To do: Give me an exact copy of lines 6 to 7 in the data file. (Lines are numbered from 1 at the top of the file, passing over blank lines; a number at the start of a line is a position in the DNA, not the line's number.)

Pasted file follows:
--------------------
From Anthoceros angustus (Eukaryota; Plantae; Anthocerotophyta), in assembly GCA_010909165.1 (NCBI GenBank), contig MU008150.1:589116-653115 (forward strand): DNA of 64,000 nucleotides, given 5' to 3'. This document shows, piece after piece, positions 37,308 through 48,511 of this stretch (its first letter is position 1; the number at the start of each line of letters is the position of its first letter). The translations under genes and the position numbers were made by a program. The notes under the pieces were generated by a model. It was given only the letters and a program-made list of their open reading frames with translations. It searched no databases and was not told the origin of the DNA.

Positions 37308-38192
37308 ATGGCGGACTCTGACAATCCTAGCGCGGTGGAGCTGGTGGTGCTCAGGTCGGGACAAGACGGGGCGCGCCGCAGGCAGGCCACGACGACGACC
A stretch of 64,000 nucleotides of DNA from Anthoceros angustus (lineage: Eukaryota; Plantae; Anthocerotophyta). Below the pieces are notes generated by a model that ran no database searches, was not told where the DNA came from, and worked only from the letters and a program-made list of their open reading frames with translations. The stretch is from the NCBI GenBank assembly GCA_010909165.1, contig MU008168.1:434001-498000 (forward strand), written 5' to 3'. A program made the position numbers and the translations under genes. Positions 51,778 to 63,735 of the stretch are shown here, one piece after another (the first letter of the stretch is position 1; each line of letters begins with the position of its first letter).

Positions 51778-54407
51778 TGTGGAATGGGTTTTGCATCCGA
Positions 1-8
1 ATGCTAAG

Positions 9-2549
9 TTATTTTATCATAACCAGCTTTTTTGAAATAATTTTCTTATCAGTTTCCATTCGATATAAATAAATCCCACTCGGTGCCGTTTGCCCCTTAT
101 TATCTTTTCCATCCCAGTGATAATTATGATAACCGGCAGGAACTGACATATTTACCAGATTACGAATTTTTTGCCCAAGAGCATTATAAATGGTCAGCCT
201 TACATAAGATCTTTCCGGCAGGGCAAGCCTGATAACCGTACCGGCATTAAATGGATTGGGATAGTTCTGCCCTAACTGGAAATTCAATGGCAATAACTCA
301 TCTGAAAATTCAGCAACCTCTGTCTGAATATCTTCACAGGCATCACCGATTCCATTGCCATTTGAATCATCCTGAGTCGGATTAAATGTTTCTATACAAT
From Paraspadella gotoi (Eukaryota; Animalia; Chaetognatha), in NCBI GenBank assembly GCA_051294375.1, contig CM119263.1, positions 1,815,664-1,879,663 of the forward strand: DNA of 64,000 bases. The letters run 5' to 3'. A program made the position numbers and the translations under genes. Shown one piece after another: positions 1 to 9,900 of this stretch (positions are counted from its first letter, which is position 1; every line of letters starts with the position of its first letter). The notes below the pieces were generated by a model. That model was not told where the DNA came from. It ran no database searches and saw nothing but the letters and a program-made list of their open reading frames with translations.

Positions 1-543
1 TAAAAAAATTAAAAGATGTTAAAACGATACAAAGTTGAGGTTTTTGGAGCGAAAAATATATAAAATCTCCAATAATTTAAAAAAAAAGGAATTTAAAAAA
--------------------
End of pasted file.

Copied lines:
51778 TGTGGAATGGGTTTTGCATCCGA
Positions 1-8